I've always loved living history museums as a way to have a learning experience while feeling like you've stepped into another time. That's what I felt recently while transiting the Panama Canal. Panama City is pretty much synonymous with the Canal and, because I always try to look for the undiscovered on my journeys, I have to say that visiting the Canal was not top on my list. (It wasn't even on my top 10.) But spending most of the day on the Canal and watching its operation while transiting on a small 120-foot cruiser, the Pacific Queen run by Panama Marine Adventures , completely changed my mind.
In fact, unlike cruise ships which claim you'll have a birds' eye view of Canal operations, that turns out to not be the case -- the cruise ships are just too big for anyone to see the full operation like I did. Our boat was small enough so that you could easily walk from from bow to stern to see the locks opening and closing, lines being tossed and caught, and waters churning all about once we're locked up. The entire operation is captivating, particularly since this engineering feat that's been in operation since the early 1900s, involves so many steps and yet works like a synchronized dance in a fashion. Here's a first-hand account of passing through the first two locks as we transited from the Pacific to the Atlantic. (An entire transit from Pacific to Atlantic can take eight to ten hours.)
Shortly after leaving the port on the south end of the Amador Causeway, a motor boat parallels our path, allowing a pilot to jump aboard (while we're cruising) and present our transit paper. (No one goes through the Canal without their papers.)
Atop Flamenco Island I spot a radar station which monitors all traffic entering the Canal. Massive cargo ships, some carrying thousands of containers, can be seen around us. They are waiting their turn to enter the Canal.
We travel under the Bridge of the Americas that's part of the Pan American Highway. An old ferry terminal with its wooden pilings and breakwater is visible on one side. On the other are cranes and other equipment that are involved in the expansion of the Canal. (It's supposed to be completed in 2014.)
Curiously, two men in a small boat row up to the ship ahead of us. This quaint practice that's been ongoing since the Canal went into operation in the early 1900s allows the transfer of heavy electrical lines that will connect each ship to motorized mules. These miniature train cars side atop the Canal walls and are key in aligning each boat within the center of the Canal. (We're so small that we don't need them but the container ships can use eight of them.) Once they throw the lines, the men, wearing life preservers and rain gear, position their row boat against the lock wall.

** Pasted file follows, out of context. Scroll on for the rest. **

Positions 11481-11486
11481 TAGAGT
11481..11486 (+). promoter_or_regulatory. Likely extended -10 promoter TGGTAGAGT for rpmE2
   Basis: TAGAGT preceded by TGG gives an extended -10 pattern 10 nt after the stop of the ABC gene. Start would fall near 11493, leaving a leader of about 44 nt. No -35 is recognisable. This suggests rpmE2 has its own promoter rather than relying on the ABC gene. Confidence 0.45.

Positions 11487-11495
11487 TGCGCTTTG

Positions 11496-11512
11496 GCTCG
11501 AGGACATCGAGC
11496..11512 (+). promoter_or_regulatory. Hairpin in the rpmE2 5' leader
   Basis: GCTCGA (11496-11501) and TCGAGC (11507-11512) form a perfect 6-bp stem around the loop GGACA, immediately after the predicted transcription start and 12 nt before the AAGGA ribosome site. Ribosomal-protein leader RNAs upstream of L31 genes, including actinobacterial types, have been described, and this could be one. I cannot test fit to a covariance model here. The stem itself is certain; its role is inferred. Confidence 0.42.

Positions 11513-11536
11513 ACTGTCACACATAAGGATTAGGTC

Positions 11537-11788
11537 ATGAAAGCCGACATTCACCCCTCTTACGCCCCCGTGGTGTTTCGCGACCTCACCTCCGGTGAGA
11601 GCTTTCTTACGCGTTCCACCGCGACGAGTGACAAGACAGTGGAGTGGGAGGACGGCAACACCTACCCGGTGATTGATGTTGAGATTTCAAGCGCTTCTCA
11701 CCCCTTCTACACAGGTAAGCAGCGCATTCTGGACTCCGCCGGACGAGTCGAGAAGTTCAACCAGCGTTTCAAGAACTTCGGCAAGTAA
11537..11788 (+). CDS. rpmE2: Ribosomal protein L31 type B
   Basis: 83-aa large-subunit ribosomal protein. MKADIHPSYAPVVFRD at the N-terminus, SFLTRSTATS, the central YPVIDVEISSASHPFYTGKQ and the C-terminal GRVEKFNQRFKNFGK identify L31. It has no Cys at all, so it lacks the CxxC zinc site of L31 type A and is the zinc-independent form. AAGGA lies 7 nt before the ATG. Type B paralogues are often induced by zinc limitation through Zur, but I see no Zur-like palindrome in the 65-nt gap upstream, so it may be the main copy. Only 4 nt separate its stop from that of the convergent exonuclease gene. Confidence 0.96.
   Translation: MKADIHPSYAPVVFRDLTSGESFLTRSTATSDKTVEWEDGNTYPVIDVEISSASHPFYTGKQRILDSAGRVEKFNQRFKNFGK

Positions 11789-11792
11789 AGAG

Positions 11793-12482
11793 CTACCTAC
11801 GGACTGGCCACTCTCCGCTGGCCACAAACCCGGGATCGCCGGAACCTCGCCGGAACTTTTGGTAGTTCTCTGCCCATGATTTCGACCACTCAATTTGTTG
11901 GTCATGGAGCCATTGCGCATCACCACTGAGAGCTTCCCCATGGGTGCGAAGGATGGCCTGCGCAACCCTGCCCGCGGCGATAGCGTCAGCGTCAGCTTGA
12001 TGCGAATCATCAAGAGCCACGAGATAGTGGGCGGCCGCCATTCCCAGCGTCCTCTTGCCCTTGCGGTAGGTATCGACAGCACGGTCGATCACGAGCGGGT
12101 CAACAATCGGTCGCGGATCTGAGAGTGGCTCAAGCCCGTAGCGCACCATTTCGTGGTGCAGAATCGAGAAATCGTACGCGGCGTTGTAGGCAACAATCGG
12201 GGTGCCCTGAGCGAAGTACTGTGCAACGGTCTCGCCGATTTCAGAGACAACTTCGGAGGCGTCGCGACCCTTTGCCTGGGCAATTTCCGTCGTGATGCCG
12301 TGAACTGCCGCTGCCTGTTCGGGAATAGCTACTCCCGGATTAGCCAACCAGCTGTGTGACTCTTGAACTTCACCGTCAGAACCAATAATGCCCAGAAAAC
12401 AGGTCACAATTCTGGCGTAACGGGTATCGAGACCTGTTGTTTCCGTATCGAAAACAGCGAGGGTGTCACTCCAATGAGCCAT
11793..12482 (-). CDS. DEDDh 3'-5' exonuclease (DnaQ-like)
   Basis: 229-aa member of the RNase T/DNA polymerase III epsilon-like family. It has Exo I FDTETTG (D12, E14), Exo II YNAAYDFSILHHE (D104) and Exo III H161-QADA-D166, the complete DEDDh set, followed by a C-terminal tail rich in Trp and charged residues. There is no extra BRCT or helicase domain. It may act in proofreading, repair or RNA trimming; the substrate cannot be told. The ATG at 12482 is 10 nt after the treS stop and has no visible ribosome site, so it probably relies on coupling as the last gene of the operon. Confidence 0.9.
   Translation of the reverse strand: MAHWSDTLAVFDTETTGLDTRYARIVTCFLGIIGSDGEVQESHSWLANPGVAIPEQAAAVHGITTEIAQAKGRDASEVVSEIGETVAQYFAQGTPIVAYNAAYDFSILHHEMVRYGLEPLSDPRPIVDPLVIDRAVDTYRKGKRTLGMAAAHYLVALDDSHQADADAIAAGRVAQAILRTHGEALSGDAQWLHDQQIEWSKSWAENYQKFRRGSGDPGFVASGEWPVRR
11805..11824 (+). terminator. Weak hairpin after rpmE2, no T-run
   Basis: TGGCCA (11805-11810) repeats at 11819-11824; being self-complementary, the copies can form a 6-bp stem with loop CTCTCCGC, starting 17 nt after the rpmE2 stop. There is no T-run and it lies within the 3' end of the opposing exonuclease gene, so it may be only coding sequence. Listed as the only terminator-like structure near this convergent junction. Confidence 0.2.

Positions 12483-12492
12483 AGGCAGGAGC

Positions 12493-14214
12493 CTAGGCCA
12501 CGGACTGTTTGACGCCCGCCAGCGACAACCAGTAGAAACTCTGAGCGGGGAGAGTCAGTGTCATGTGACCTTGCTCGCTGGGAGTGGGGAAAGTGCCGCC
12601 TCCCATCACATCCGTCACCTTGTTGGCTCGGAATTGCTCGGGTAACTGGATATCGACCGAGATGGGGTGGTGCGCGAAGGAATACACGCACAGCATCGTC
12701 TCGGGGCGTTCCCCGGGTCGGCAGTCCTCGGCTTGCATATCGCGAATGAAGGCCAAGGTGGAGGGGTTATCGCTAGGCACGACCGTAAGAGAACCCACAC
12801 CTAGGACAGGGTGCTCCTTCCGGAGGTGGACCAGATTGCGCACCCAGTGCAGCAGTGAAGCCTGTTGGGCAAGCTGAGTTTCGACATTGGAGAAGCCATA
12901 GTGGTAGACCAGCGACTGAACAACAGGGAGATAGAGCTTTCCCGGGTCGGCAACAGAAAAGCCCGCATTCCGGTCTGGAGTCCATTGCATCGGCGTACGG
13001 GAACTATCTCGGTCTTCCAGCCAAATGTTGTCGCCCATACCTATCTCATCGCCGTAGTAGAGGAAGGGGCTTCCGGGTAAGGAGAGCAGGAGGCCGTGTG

Then we approach the first lock, Miraflores, which, like all the locks, are like giant escalators, bringing each boat from sea level up 85 feet to Lake Gatun and then down again to sea level. Miraflores is a double-step lock, which means the boat is raised up in two stages. The second lock, Pedro Miguel, raises the ship in a single step.
I stood or sat in the blazing sun the entire time, rather than going down below, because I didn't want to miss any of the steps in this operation. When I wasn't watching the ships all about, I was captivated by the dense jungle that carpeted the land on either side of the Canal.
The action at the locks is some of the most interesting in the journey. Ahead we see birds circling basically because they're looking for the fish that are shocked as a result of the salt mixing with the fresh water that comes from Lake Gatun. (Our guide calls it instant sushi.) Once we're positioned in the lock -- and we share it with another small boat -- the giant iron gates slowly and simultaneously close in a "v" shape. (With the tip of the "v" facing upstream. The water churns around us as fresh water from Lake Gatun enters culverts in the lock to raise our level. (No pumps are used; it's all gravity powered.) But the filling of the lock is quite subtle. In fact, I barely realize we're rising. While we wait for the lock to fill, there's time to notice a series of numbers painted on the lock walls. These show the distance from the last lock and to the next. Our guide also informs us that the Canal walls are thick concrete -- nothing like this massive had been constructed of concrete at that time -- and they're some 55 feet thick at the locks.
Curiosities abound in and along the Canal. A red antennae on the right provides the feed for the live video cam. Yes, it's possible to see the Canal goings on any time of the night or day. (Ships do transit the Canal at night and lights are provided for their safety. Interestingly, the lights are directed not down the middle of the Canal but along the Canal walls so that ships don't stray too close.)
Only when the water is equalized do we move out of the lock, down the Canal and on to the second lock, Pedro Miguel, and then Lake Gatun. The narrowest part of the Canal that's about nine miles deep -- referred to as the Gaillard Cut -- penetrates the Continental Divide. This was also the most difficult to excavate, having to be sliced through solid rock. Above our heads is the Centennial Bridge, a main thoroughfare during rush hour to get to Panama City. I notice that the huge container ships are accompanied by diminuitive tug boats. It turns out that they are part of the Panama Canal Authority.
Our trip ends in the port at Gamboa where a giant crane stands. I'm told that this German crane dates from World War II -- part of the spoils of war -- and is used to remove the heavy lock gates for repairs.